DA should never again enter a minority coalition with EFF to stay in power: Helen Zille
The DA's losses in minority communities in Gauteng can be traced back directly to the party's dependence on the EFF to stay in power.
This is according to DA federal council chairperson Helen Zille, who reflected on the party's by-election losses.
Last week, the Electoral Commission (IEC) held the most by-elections in a single day in SA's history. The elections took place in 95 wards across 55 municipalities in all nine provinces.
The results were announced on Thursday, with the DA losing nine wards which it previously controlled, retaining 14 and winning two.
The party's losses were reflective of the DA's dismal performance in last year's general elections, in which its share of the vote fell from 30.78% in 2014 to 27.45%
Reflecting on the losses, Zille said the ANC did worse than the DA and that support for the EFF “grew very slightly”.
According to Zille, the DA's support “grew among both black and white voters”. She said the party saw a “sharp drop” in wards with a majority of coloured and Indian citizens.
Zille said in a statement that the votes the DA lost went to “small ethnic parties” rather than the ANC.
She said some of the crucial lessons for the DA, ahead of the 2021 local government elections, are to ignore the media, interpret the statistics accurately, understand the forces at work, and start the long road to recovery.
“When we enter governing coalitions, we must be confident that we will be able to govern properly. We must have candidates, especially mayoral candidates, of the right calibre. We need clear coalition agreements, that are enforceable,” said Zille.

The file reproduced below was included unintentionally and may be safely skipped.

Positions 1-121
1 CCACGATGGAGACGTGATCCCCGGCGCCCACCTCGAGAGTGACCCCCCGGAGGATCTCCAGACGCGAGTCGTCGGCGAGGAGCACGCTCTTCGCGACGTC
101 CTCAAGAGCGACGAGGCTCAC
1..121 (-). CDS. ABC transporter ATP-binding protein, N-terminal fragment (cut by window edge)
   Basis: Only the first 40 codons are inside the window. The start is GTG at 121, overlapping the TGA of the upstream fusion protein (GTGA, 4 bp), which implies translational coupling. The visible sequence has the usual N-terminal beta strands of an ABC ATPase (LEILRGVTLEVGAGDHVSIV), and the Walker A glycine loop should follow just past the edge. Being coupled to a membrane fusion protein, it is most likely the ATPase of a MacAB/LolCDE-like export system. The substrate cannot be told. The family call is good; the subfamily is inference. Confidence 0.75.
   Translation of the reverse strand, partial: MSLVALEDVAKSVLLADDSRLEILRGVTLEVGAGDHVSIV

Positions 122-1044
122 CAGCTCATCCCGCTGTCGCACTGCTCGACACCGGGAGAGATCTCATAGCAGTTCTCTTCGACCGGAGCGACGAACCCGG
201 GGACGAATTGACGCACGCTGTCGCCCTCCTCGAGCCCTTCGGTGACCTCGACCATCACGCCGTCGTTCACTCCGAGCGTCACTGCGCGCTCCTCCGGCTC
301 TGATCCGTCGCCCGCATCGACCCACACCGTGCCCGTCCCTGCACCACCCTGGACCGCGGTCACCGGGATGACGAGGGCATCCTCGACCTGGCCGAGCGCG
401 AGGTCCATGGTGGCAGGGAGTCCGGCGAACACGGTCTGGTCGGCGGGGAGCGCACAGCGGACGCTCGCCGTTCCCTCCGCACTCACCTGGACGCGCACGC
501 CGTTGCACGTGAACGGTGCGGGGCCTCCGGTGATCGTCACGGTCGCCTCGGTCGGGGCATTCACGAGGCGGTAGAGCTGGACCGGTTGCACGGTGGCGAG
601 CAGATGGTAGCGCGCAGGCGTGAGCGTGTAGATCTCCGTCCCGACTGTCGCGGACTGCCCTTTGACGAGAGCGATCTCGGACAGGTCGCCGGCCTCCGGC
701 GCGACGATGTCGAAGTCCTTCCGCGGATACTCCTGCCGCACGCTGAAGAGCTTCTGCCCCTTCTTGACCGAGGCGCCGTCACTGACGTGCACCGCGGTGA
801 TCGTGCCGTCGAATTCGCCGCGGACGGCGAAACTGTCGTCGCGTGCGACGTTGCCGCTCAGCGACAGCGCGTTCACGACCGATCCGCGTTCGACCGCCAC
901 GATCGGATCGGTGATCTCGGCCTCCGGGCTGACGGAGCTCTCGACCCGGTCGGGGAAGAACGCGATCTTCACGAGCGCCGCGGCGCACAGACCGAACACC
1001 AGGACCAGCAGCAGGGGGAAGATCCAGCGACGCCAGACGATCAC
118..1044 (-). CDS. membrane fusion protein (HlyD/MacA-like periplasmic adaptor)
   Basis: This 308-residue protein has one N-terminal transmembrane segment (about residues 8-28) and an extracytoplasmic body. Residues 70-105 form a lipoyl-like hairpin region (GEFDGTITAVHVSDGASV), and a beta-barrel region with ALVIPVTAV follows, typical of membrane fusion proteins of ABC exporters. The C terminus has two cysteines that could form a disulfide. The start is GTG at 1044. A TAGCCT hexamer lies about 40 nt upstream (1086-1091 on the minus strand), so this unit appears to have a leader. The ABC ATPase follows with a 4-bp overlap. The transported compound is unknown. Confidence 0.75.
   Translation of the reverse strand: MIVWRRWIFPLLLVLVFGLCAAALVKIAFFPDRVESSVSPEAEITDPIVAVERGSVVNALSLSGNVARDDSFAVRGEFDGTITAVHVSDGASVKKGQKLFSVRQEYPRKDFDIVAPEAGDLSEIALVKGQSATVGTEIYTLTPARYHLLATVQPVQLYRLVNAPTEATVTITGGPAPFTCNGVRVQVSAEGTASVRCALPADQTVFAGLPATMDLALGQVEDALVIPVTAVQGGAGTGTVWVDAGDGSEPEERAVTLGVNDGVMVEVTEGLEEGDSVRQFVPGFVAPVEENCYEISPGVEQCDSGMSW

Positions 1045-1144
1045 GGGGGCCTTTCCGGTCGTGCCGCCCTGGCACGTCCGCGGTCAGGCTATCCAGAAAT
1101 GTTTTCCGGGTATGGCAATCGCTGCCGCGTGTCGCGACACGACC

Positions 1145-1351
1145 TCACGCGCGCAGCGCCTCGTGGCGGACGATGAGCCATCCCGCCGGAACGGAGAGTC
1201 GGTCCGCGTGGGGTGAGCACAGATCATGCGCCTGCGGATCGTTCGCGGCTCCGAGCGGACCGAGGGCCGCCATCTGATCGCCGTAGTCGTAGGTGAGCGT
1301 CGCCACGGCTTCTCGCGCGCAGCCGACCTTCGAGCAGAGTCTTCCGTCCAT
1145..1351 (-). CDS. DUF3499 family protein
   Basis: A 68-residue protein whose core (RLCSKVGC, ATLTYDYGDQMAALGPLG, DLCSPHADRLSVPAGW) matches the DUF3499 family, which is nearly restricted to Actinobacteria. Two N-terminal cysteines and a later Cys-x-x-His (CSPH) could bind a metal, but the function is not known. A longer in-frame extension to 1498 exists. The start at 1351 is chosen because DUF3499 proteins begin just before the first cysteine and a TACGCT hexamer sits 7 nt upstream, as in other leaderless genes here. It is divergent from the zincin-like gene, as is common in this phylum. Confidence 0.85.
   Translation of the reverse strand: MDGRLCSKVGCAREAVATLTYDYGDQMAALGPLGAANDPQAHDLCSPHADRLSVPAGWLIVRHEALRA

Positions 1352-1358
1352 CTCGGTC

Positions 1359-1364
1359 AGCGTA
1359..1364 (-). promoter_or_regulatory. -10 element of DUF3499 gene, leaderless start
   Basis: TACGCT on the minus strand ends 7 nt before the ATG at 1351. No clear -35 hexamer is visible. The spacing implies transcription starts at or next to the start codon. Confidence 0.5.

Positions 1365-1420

“Above all, we should never again enter minority coalition governments in which we are dependent on our arch-opponents, the EFF, to stay in power. The fact that we did this led to the failure of our coalition governments in Tshwane and Johannesburg, severely damaging our 'good governance' brand.
“Our losses in minority communities in Gauteng can be traced back directly to our failures in government in Johannesburg that arose from trying to keep the EFF 'sweet' so that we could stay in power. Walking the streets of Lenasia before the by-election I heard it first-hand: voters regarded it as a betrayal.”
Responding to Zille's statement, former EFF secretary-general Godrich Gardee said Zille's analysis was “skewed to validate a propagandist narrative”.
“There were 95 ward elections and not 44,” said Gardee. “If the DA had contested them all, the true ratio of decline would have been more than two digits. The EFF is the only party that fielded candidates in all the 95 wards.”
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